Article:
Paths for retirement
The life of a person can be mainly divided in different stages. The stage of the labour life is the most important and significant, since it is the activity that occupies the most time of our lives and that generates more self-fulfilment. That is the reason why, when the stage of retirement arrives, many doubts and fears appear. The vision of this stage has been changing over the years (MonrealBosch, Perera, Martínez & Selva, 2017). In the past, the retirement was to rest, whereas nowadays retired people are looking for fun and entertainment with leisure activities (Escarbajal & Martínez, 2012). Authors as Bueno & Buz (2006) affirm that this moment can be faced with different attitudes: rejection, acceptance, opportunity or ambivalence. The adaptation to this new stage of the life cycle is influenced by various factors that can favour a better adjustment, as for example the social support (Sáez, Aleixandre & Meléndez, 1995). Those human or material resources that each person or family has to face a crisis situation will set their social support network (family, friends, co-workers, etc.).
Regarding the diversity of situations related to retirement, organizations should start to care about the measures that they could implement to help their workers, since it is common to move towards retirement without knowing what options exist (Sahagún, Hermosillo & Selva, 2014). We face a situation of great complexity that concerns the entire society, because the number of retired people or next to retirement age increases day after day. In addition, this stage is often faced without any type of preparation. In the study of Aegon (2014) is observed that Spain occupies the thirteenth place in the preparation to retirement ranking.
From this fact arises the purpose of this study: to know how retirement is perceived in different moments during the labour life. To do so, are analysed personal approaches to the disengagement from the labour world. It also seeks to know if the organizations of the interviewees carry out policies of disengagement for workers. Thus, we will be able to investigate the needs of support of workers in this new stage and suggest action proposals that allow to establish more satisfactory plans of detachment from the working world that should facilitate the adaptation of the workers to this new stage.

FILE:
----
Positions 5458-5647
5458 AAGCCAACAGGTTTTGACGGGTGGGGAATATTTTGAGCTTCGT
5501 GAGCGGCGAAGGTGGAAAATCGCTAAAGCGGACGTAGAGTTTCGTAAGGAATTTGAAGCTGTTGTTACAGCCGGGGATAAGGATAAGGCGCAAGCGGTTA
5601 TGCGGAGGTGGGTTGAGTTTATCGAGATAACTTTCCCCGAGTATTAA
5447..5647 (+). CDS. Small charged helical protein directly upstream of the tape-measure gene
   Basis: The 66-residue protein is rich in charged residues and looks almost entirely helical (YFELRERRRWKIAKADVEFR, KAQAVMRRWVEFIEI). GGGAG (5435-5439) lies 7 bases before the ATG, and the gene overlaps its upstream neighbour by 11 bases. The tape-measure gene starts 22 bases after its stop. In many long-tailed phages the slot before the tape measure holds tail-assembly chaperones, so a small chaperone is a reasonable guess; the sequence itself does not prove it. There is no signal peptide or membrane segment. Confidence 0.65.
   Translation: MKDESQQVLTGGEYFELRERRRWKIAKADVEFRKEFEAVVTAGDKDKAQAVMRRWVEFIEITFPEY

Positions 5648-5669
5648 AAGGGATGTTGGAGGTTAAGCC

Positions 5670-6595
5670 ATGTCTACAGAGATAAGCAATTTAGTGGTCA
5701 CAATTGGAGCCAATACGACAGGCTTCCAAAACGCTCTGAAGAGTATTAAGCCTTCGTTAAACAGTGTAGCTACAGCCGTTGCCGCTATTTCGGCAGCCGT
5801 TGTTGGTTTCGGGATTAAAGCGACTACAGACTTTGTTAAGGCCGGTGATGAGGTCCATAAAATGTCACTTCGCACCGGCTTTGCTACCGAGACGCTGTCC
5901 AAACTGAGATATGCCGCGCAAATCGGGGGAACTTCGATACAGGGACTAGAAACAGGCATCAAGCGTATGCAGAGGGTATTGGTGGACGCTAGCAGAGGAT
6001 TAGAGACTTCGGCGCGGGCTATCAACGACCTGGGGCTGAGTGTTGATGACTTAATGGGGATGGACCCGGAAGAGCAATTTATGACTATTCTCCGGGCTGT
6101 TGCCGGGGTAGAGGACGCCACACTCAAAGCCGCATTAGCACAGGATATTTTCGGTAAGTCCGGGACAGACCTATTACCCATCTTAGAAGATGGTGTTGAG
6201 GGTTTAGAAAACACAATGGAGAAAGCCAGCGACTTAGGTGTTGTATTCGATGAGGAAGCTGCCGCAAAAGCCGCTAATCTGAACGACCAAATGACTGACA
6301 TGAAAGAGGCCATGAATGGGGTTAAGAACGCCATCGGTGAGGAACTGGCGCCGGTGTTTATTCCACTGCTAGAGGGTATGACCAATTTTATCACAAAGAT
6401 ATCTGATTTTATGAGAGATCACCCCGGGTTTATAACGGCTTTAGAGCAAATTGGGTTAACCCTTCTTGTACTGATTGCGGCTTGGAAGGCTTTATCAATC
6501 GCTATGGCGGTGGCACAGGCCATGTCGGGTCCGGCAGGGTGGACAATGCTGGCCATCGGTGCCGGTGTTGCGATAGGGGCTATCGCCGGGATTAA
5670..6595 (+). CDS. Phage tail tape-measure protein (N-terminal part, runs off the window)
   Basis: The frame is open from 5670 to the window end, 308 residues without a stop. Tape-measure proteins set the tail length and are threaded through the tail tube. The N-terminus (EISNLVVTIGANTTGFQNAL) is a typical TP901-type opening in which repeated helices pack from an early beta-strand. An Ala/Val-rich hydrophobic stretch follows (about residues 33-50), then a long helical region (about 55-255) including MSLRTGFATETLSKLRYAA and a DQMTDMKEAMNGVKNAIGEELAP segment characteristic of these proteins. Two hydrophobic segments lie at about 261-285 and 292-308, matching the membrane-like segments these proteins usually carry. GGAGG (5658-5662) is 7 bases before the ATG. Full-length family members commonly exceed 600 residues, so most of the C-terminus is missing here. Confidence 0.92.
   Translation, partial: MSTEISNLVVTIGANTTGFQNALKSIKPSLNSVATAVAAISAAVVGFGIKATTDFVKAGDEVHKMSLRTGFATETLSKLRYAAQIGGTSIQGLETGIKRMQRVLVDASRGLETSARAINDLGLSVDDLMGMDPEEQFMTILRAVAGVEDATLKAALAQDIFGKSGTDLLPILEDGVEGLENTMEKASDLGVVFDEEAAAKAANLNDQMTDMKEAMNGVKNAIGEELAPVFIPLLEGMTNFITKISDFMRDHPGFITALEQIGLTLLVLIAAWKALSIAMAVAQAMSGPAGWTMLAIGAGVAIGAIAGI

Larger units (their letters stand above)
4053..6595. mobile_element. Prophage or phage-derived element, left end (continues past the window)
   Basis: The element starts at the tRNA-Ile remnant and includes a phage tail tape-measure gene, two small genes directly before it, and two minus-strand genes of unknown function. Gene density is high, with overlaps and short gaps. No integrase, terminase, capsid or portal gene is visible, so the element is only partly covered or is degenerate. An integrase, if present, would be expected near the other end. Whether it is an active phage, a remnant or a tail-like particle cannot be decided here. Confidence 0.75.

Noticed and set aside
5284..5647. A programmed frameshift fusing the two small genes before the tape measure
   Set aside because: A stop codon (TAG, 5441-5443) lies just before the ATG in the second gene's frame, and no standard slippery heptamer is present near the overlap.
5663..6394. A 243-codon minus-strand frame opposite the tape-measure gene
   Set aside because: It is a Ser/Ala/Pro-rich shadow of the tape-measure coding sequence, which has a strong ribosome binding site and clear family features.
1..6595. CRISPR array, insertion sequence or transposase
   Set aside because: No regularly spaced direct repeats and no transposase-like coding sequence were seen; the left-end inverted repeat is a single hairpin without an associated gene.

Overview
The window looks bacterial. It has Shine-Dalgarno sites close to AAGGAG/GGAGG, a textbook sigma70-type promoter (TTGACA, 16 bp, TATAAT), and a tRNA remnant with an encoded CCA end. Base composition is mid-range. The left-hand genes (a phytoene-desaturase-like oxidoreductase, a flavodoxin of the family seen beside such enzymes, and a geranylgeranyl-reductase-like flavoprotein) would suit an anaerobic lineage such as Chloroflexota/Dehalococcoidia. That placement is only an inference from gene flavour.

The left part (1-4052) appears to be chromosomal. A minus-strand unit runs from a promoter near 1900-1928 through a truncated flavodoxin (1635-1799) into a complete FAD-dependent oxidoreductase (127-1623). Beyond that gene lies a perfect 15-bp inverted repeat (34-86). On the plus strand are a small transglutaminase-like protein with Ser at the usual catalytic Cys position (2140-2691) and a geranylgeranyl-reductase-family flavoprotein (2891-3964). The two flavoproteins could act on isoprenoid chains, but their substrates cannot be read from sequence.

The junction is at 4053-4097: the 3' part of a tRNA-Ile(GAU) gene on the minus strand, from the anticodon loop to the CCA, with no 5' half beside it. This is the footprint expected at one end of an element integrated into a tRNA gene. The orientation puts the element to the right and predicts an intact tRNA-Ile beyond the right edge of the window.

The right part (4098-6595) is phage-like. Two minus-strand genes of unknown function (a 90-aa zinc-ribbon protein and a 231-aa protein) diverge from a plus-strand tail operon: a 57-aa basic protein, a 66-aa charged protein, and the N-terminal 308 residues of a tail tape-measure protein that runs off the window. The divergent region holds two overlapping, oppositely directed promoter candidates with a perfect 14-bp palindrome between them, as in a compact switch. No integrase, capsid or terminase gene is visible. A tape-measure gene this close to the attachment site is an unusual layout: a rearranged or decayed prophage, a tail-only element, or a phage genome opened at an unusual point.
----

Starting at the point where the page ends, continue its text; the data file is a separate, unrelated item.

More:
The methodological approach is qualitative. To obtain the sample, we used the snowball technique, with which a total of 15 participants were obtained. Participants were classified into 3 groups according to their ages: from 50 to 55 years, from 55 to 60 years and from 60 to 65 years.
Afterwards we studied the obtained results by an analysis of the thematic content. We found a diversity of perceptions regarding retirement based on the personal path; nonetheless, all of them had a common ground: the importance of the social and folkloric support (to carry out leisure activities) of this stage. Unlike what might be expected, retirement is not perceived negatively and is seen as a moment of individual decision-making. Participants indicated that they do not receive any kind of support from the company, but they would positively value the existence of retirement transition programs.
In conclusion, we must focus our attention to retired people or those close to retirement and facilitate their adaptation to this new stage; thus, it seems necessary to propose retirement plans that benefit both organization and employee.